No special comment needed, I think. Neither balloon nor foam represent a mechanism.
The balloon image is intended to aid visualizing how distances between stationary points increase. And how they increase at a percentage rate, so that longer distances increase more. Meanwhile (if you recall Ned Wright's animations) wriggles of light slowly travel from one stationary point to another. So this says nothing about how the universe works, it is an key exercise in picturing changing distance relations---in visualizing Hubble law. If foam helps you assimilate Hubble law better than balloon, go with it! Of course neither provide a physical analog to the Friedmann equations, so neither teaches you any understanding of how geometry and matter actually work
. Once you can visualize the pattern, if you want to explore the mechanism one way is to experiment with the online calculators which embody the Friedmann equations. I don't know any physical analog (like a balloon or whatnot) but the calculators are fun to play around with.
Chilli, think of it this way: Everybody in the universe is currently receiving CMB radiation which was emitted by matter which is currently at a distance of 46 billion lightyears from them. And that matter has gone thru a lot of changes since it emitted the light that's now arriving.
In line with your example pick spots A and B on the balloon surface.
At a certain time (380,000 y) space is more or less uniformly filled with hot glowing stuff and it is turning transparent for the first time, as it cools below 3000 kelvin.
The balloon is small and A and B are close together (only 42 million ly)
All points including A and B send out light uniformly in all directions. Some of A's light heads towards B, some of B's light heads towards A.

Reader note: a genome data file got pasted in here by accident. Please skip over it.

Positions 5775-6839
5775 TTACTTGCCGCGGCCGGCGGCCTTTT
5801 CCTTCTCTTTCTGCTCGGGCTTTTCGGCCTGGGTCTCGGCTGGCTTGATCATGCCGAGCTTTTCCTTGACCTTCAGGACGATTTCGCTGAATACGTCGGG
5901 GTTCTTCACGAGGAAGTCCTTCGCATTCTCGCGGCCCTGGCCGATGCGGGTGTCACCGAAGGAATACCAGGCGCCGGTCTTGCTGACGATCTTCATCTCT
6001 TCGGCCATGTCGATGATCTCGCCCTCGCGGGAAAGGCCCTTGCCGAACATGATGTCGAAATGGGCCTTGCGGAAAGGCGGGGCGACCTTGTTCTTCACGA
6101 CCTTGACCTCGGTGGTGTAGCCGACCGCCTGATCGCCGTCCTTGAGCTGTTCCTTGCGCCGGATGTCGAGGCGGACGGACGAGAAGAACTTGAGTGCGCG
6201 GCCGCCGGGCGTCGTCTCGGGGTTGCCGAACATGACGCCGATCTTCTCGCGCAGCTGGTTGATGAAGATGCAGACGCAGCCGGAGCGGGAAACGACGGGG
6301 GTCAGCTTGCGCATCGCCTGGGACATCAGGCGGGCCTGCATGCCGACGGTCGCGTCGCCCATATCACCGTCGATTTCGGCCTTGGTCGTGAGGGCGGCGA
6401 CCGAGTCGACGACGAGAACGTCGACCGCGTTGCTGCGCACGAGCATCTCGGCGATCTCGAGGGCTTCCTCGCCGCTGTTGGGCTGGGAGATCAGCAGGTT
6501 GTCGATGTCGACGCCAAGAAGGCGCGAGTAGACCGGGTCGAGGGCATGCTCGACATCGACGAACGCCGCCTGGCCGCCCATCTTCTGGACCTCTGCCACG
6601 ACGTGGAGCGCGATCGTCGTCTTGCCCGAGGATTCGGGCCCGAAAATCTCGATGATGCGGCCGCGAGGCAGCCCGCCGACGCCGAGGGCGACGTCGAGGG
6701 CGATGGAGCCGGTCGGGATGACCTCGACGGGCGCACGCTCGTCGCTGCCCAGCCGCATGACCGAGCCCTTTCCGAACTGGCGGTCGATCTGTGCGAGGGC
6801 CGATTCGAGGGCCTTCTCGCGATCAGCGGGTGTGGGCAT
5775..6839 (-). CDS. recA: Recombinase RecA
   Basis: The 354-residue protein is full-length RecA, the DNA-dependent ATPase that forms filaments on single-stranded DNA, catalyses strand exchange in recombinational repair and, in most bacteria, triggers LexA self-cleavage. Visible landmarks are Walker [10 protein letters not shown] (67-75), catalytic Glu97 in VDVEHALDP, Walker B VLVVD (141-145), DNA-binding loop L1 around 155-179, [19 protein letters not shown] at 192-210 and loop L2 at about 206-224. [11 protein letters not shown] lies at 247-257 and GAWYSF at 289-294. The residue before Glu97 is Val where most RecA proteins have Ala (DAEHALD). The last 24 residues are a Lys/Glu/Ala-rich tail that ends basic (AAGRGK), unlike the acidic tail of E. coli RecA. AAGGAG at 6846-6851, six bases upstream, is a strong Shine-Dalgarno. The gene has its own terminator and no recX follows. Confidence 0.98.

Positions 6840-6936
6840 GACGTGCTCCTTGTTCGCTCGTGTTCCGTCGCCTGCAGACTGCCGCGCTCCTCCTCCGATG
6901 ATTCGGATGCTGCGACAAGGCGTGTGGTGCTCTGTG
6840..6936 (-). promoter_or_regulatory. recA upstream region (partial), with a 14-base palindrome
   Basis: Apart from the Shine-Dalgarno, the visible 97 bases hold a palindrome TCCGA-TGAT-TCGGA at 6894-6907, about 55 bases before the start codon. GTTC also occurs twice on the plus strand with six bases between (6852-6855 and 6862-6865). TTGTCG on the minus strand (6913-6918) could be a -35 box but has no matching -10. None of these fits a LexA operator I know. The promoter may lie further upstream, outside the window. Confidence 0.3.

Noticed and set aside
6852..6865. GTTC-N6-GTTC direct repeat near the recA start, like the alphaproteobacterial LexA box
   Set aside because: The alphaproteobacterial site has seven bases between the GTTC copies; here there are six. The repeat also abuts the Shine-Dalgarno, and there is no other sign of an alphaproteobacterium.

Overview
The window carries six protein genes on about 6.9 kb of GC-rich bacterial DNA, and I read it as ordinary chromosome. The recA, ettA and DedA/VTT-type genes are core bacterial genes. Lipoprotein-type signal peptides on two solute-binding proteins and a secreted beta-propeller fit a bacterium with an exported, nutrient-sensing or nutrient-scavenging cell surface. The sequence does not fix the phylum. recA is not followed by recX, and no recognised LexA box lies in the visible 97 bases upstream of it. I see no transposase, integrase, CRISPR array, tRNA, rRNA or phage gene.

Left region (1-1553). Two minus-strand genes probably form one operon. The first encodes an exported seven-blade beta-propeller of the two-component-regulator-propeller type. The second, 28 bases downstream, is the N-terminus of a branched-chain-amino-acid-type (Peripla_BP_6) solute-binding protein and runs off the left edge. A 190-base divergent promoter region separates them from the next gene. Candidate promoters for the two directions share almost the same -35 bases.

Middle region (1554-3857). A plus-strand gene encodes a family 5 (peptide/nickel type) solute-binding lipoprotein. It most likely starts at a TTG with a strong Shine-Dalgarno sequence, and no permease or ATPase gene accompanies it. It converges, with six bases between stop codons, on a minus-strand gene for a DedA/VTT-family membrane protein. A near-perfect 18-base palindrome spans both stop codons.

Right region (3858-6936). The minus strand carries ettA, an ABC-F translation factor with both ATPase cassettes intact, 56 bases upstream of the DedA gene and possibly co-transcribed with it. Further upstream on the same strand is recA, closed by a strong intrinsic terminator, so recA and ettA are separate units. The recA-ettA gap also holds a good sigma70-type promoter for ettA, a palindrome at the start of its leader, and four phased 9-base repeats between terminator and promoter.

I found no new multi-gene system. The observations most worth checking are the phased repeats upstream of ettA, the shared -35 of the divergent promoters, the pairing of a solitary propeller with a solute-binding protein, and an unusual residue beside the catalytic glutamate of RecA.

The light doesn't get there right away, or any time soon, because of expansion of distances. The original distance of 42 million ly increases a thousand-fold while the light is traveling. More exactly by a factor of 1090. So today the distance between A and B is 46 billion ly, and this light has traveled 13.7 billion y and is just now arriving.
The balloon is 1090 times bigger now than it was. Some of A's light is arriving at B and some of B's (that didn't go in other directions) is arriving at A.
By now both A and B have matured in the sense that they are no longer hot glowing gas---the gas has condensed into stars and galaxies and some stars have planets and some planets may have life and so on. So each of A and B could have creatures that construct antennas and receive the light----whose wavelengths are now longer by a factor of 1090.
I'm not sure what you have in mind by continuously criss-crossing, but I think yes it does because there is uniform radiation going in all directions at every spot at all times. It is almost perfectly uniform because the whole shebang that emitted it was approximately uniform---all space filled about evenly with hot partly ionized hydrogen etc. all at about the same temperature and all turning transparent at the same time. There is no way that a lot of non-uniformity could arise. Some perhaps, but not a lot.
Remember that in the balloon analogy, all existence is concentrated in the 2D surface of the balloon and there are no directions off the surface. So if radiation starts out uniform it will always remain so.
BTW Chilli is an excellent choice of name---reminds me of a favorite comic gangster movie. Looks like the above was your first post: welcome to the forums!